Category Archives: iPhone games

Hello, friends. Do you like strategy games? Have you somehow avoided playing the excellent Frozen Synapse from Mode 7? Are you in favor of saving some money? If you answered yes to all of those questions, today is your day! Both the iPad version [$9.99 (HD)] and the iPhone version [$2.99] have dropped from their regular prices of $9.99 and $2.99 respectively...

In what is turning into a bigger set of mind-games than the one that plays out in the game itself, Square Enix has announced on both its English and Japanese support pages that service for The World Ends With You: Solo Remix has come to an end. They go on to say that although the game will still work if you have it downloaded (unless you're on iOS 8 or higher, I suppose), it will no longer be able to be downloaded from here on out. I'm guessing they mean no new purchases, since it's still showing up in purchase histories, but it might be wise to back it up at this point if you haven't already...

'Auro: A Monster-Bumping Adventure' Review - It's Auro Good

The first half of 2014 was pretty packed with roguelikes, with games like Wayward Souls [$6.99], Cardinal Quest 2 [Free], and Hoplite [$1.99] all taking their respective stab at the venerable sub-genre. This year has been a little more quiet on that front, with only a few offerings of any note at all. The best of this year's bunch until now has been Lamp And Vamp [$1.99] which, while very fun, was riffing pretty closely on Hoplite. Well, mark it on your calendars, friends, because I think we've got our first fresh hit of 2015 in the genre with Auro [$2.99], the latest game from the developers behind 100 Rogues [$2.99]. This one's been cooking at Dinofarm Games for quite a long time now, but I think it's certainly worth the wait...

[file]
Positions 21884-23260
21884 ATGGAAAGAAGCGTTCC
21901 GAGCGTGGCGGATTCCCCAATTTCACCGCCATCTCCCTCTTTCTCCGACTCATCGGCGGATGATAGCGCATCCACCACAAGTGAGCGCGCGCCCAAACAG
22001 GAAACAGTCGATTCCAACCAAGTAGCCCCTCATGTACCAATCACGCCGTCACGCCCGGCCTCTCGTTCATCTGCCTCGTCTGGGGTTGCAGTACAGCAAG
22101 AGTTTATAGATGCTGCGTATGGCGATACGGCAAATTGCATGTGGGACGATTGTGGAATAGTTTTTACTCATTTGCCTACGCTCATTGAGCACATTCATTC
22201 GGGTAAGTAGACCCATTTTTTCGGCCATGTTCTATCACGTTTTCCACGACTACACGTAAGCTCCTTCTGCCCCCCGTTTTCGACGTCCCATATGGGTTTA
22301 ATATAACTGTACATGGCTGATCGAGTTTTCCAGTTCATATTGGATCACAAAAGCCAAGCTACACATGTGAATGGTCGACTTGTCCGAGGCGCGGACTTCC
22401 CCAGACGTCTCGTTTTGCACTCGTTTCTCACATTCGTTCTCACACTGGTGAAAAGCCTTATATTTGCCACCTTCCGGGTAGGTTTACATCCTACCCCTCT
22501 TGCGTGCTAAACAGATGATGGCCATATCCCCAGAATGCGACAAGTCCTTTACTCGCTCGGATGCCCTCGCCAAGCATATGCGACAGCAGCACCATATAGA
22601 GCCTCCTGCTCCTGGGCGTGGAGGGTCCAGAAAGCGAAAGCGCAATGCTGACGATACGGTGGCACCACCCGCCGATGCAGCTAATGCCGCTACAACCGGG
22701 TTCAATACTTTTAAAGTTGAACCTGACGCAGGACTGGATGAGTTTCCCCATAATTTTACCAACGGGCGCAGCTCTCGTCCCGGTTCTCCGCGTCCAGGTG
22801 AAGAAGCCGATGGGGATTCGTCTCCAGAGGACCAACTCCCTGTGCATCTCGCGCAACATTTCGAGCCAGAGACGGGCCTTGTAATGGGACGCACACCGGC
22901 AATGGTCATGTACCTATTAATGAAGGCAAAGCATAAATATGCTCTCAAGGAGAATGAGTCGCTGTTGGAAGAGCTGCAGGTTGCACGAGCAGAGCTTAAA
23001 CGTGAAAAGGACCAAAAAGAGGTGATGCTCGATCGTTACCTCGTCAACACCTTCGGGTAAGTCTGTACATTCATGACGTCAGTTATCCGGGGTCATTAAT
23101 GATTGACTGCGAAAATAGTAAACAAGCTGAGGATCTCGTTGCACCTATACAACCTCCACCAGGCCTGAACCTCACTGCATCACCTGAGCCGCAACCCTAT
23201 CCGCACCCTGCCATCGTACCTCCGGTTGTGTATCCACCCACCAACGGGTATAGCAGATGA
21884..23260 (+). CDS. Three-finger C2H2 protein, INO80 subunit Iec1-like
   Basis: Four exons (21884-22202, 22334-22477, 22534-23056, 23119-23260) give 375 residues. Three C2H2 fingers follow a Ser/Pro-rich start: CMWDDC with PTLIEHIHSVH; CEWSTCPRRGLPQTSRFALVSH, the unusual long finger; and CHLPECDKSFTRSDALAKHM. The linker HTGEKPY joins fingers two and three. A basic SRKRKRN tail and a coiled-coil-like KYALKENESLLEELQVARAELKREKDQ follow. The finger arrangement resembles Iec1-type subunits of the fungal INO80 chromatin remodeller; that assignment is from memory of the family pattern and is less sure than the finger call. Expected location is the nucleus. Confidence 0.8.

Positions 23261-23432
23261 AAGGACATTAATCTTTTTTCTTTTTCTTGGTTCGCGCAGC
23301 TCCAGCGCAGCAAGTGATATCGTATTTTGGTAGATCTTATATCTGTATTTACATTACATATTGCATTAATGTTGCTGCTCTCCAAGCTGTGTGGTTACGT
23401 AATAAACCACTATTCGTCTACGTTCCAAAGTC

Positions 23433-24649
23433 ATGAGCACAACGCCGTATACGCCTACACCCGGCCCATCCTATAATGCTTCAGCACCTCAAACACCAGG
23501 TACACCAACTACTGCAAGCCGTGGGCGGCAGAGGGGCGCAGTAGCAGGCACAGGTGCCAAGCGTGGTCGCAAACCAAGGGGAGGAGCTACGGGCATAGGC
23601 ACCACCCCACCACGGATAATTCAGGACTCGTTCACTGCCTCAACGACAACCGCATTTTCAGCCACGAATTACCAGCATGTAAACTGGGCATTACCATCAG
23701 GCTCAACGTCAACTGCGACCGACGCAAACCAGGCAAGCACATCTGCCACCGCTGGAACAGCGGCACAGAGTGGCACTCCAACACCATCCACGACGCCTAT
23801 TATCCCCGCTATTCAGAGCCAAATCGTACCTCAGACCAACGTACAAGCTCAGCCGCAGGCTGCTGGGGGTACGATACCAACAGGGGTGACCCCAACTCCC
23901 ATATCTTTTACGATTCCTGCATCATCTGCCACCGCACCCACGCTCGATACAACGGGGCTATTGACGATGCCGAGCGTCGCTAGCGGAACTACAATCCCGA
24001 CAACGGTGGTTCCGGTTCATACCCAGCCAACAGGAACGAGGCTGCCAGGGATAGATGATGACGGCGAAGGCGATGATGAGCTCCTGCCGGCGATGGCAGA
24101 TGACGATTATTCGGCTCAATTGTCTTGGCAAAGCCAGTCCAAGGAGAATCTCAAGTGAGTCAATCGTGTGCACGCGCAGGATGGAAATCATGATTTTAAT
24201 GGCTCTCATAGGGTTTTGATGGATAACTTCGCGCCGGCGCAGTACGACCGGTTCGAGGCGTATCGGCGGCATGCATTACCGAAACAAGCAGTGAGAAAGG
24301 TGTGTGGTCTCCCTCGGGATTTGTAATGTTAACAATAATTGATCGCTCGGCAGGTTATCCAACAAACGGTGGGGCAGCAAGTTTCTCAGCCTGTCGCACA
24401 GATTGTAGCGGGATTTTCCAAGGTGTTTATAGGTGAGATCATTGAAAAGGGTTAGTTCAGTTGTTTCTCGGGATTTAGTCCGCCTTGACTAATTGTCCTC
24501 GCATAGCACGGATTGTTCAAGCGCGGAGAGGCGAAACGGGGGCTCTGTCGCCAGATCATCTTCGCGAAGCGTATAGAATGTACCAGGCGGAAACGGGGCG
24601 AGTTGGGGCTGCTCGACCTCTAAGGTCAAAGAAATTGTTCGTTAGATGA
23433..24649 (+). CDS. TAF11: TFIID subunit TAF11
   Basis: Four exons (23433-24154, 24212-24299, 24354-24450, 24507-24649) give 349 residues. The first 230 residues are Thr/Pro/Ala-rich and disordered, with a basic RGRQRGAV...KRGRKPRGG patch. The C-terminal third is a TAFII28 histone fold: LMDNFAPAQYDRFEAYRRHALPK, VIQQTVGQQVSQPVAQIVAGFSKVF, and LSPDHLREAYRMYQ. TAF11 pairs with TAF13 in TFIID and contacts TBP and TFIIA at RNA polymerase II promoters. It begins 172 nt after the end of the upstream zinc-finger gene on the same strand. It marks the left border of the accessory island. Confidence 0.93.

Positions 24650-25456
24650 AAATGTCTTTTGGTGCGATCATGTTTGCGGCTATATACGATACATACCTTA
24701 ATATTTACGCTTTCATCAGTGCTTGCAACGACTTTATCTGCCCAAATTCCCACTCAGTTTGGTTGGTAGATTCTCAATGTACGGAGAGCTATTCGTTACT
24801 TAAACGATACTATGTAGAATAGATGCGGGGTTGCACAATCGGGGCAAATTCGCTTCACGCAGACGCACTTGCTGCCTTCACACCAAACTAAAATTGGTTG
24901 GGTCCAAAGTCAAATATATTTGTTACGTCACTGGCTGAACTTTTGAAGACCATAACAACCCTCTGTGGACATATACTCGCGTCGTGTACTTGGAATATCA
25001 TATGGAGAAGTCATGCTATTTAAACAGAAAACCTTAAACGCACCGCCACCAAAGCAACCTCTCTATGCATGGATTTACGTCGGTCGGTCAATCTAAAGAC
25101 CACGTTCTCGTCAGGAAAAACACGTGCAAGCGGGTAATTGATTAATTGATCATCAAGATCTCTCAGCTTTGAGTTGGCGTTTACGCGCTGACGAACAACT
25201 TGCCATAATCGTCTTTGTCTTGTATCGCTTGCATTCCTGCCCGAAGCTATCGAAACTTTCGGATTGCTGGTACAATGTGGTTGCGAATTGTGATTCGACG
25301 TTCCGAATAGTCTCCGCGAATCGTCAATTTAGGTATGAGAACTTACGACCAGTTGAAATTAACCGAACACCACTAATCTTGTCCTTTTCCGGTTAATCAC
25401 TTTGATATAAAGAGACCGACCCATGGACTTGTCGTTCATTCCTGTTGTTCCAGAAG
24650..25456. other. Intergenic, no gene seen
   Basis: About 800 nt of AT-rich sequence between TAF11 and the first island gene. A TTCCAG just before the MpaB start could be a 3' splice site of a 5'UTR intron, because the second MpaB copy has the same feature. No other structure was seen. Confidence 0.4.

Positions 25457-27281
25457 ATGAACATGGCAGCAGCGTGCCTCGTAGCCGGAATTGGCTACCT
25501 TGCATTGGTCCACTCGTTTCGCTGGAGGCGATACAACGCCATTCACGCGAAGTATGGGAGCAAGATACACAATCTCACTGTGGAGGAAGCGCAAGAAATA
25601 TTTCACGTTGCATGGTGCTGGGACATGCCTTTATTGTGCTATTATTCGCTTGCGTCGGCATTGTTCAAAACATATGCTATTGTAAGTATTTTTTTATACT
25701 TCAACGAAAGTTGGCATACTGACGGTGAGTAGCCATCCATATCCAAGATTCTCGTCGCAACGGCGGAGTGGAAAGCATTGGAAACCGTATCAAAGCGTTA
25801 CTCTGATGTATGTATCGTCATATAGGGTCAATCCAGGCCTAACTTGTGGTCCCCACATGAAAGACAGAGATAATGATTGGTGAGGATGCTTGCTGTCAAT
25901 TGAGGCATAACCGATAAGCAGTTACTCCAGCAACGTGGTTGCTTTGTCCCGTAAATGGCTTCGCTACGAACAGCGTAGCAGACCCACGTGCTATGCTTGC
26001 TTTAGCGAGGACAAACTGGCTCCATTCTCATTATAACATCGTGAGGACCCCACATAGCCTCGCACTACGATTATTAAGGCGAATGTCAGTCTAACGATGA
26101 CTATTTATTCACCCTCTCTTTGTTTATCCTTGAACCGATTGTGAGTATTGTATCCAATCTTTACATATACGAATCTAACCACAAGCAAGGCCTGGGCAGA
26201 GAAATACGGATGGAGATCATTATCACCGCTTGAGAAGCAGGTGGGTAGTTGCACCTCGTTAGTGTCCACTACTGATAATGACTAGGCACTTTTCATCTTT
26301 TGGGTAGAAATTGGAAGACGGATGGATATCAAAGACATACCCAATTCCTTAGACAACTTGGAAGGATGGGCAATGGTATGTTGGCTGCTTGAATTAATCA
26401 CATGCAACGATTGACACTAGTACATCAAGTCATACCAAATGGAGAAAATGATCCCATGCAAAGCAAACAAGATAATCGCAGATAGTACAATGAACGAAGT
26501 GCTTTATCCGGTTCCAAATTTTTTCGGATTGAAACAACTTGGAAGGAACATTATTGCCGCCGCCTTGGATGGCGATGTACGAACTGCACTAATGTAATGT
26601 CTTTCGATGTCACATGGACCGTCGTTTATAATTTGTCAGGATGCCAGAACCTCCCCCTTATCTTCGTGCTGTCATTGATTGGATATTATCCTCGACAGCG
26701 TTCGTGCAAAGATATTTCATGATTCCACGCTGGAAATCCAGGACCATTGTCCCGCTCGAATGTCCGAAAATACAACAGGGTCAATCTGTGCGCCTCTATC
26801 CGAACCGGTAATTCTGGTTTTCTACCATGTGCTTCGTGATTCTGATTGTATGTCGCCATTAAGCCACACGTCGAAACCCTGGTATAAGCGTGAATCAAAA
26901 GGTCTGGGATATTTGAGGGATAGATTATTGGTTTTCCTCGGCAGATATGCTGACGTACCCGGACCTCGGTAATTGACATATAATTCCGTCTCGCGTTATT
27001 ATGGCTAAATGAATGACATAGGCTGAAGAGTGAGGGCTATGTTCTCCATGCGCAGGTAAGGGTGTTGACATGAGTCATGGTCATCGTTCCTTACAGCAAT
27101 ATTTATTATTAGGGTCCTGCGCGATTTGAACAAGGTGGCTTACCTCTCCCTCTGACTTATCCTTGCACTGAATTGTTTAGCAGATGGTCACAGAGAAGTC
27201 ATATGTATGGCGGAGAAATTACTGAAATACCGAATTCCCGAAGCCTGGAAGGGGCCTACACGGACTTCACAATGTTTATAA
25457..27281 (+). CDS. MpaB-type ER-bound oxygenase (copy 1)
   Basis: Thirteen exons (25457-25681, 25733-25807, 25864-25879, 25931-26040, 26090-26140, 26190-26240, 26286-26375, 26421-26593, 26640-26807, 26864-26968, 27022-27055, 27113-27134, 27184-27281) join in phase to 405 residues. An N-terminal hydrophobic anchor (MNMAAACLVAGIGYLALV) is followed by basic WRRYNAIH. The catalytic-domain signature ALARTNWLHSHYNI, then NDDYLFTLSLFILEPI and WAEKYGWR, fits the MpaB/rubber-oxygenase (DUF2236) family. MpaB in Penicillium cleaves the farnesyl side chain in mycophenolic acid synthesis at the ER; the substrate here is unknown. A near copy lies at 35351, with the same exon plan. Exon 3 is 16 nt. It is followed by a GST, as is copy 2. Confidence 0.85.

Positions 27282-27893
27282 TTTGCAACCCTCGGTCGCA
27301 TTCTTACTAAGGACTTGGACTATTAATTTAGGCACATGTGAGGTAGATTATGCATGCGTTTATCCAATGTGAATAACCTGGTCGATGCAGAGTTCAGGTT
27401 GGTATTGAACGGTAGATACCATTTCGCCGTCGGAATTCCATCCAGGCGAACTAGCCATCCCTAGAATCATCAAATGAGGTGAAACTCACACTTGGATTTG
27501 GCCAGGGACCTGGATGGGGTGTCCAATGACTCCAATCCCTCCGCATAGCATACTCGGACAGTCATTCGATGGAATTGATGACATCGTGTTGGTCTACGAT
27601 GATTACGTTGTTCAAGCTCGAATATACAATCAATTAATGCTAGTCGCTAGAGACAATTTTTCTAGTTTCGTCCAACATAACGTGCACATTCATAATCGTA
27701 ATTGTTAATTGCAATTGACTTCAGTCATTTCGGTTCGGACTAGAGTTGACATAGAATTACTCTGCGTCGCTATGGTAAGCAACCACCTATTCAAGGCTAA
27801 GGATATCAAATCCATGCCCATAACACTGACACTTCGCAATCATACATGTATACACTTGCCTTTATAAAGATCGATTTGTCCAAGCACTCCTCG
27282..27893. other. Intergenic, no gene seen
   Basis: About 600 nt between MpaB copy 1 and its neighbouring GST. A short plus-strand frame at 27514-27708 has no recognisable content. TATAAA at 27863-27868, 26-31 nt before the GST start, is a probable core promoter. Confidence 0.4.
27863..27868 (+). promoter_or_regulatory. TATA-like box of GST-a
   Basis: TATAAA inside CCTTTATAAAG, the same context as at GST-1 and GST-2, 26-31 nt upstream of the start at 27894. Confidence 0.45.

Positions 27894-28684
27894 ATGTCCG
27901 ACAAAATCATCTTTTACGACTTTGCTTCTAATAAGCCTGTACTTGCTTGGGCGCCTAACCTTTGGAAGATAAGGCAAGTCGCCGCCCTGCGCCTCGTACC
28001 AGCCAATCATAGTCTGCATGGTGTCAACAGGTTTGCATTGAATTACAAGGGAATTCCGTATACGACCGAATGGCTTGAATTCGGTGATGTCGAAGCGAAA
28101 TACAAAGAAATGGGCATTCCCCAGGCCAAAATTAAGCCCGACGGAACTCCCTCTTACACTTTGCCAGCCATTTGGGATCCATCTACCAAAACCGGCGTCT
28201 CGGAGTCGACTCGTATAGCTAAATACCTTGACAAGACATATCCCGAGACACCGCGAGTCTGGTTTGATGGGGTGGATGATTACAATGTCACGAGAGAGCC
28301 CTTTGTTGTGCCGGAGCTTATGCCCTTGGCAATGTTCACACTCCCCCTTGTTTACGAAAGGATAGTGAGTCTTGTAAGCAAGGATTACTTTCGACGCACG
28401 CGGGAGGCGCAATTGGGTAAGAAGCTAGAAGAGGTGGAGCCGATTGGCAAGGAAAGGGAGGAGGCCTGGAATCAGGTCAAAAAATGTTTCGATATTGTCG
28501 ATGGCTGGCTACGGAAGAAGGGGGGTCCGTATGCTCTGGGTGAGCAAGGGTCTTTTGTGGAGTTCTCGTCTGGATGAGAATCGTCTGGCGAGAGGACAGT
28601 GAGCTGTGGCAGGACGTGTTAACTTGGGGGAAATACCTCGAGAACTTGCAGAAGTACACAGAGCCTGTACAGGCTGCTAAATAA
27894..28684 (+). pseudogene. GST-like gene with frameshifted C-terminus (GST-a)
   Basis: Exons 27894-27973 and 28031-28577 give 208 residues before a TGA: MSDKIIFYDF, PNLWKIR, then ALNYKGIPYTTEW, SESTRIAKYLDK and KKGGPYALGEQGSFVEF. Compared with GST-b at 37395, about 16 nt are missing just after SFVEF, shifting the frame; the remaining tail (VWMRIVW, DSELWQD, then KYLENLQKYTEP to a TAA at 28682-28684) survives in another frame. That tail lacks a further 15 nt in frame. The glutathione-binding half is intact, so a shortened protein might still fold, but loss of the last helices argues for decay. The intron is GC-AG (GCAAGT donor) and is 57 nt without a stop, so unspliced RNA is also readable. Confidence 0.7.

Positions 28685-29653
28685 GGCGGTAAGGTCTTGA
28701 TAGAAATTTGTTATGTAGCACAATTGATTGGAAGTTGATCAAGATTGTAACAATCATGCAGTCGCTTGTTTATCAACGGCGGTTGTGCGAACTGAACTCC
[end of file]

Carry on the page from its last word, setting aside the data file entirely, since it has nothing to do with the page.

This morning we were excited to tell you that the "Platinum Edition" update for one of our most beloved iOS games Space Miner [$3.99] was awaiting approval from Apple and could be arriving at any time. I'd hoped that while writing that story last night I'd wake up and see the update waiting for me, like a 10-months-too-early Christmas present. Well, that almost happened, as just a few minutes ago the update popped up in the App Store. Well… sort of. Let me explain...

This Thursday marks the start of the Chinese New Year, and in case you weren't aware, it's the year of the Goat. In celebration of this momentous occasion, one of our favorite iOS platformers of 2014 Bean Dreams [$0.99] has received an update with two new sets of levels, one featuring a rideable goat named Goatee and one taking place in the fiery Temple of the Dragon...

'Daytona Rush' Review - Endless Racing

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February 17th, 2015 3:00 PM EST by Eric Ford in 4 stars, Free, Games, iPhone games, Racing, Reviews, Universal
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As we’ve state before, it’s a tough gig to be an endless runner on the App Store. Nearly all are simply reskins of the same type of gameplay, requiring standouts to either significantly alter the formula (and risk losing that aspect that makes them so appealing) or offer a novel theme to that counteracts what is other standard gameplay fare. Daytona Rush  [Free] is clearly in the latter category with a pretty novel and well implemented theme of stock car racing. When combined with its (thankful) utter lack of IAP, good leaderboard support and great production values, Daytona Rush may be an endless racer worth trying...